Couple welcomes rare set of quintuplets, 1 boy and 4 identical girls: ‘The Greatest Blessing’

The likelihood of quintuplets being born is approximately one in 60 million births, while the chances of having identical quadruplets are about one in 15 million.

Congratulations are in order for a Mississippi couple who welcomed a rare set of quintuplets earlier this month. Haylee and Shawn Ladner’s babies, Adalyn, Everleigh, Malley, Magnolia, and Jake, were born at the University of Mississippi Medical Center on February 16th.

The four girls are identical quadruplets, resulting from one fertilized egg dividing into four parts. Malley was the smallest, weighing in at just 1 pound and 11 ounces, while Jake was the largest at 2 pounds and 5 ounces.

After experiencing two miscarriages, Haylee and Shawn decided to undergo intrauterine insemination (IUI) in 2022. IUI involves inserting healthy sperm into the uterus as close to ovulation time as possible.

A few weeks later, five heartbeats appeared on an ultrasound screen.

Quintuplets occur in roughly one in 60 million births, according to Dr. Rachael Morris, an associate professor of maternal fetal medicine at the University of Mississippi Medical Center. 

The odds of having identical quadruplets are about one in 15 million.

“Haylee’s pregnancy was quite rare,” Morris said in a news release. “There is only one other report of this combination in the literature from 2018.”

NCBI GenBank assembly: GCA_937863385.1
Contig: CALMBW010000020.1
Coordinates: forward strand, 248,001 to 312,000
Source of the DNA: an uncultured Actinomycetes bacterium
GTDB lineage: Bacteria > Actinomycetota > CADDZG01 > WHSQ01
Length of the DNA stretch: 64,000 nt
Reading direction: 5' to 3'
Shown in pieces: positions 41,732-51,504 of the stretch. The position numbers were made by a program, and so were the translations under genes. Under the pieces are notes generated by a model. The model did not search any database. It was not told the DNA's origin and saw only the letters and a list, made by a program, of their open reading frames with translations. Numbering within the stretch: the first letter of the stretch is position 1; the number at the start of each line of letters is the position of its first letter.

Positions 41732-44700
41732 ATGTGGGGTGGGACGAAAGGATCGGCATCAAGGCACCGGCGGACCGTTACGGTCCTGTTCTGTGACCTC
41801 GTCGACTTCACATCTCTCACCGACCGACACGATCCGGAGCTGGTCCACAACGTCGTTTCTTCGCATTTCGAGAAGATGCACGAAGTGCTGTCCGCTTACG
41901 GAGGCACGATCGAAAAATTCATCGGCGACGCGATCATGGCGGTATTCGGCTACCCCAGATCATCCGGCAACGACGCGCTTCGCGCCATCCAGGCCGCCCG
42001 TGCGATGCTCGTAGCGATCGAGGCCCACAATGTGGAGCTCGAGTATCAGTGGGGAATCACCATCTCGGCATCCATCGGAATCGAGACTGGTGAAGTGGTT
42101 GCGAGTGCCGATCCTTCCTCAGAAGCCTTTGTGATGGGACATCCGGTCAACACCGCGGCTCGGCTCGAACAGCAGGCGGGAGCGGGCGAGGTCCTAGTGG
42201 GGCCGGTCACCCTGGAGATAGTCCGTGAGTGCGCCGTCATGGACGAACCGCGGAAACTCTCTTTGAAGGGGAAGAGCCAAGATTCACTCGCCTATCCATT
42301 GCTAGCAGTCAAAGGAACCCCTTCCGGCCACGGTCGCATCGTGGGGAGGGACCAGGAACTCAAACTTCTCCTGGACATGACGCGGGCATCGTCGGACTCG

Haylee Ladner, a middle school teacher, calls the quints her “miracle babies.” 

“I didn’t think I would ever get the chance to be a mother of even one baby, so now that I am going to be a mother to five, it is the greatest blessing of my entire life,” Ladner shared at the news conference. 

Last year, Ladner appeared on the “Good Things with Rebecca Turner” podcast, where she opened up about her growing family — and her faith. 

“We wanted to share this story for two reasons: one, because we believe they are miracles given to us by God, and two, we wanted to do it to hopefully help other couples who have gone through infertility, too, know that they have some hope out there in the world as well,” she said.

Ladner carried her babies until 28 weeks gestation, which is common for higher-order multiples. She said the infants are “thriving” in the neonatal intensive care unit.

“We’re looking forward to the day when they can come home,” Ladner said in the news release. “They are the greatest blessing of my entire life.”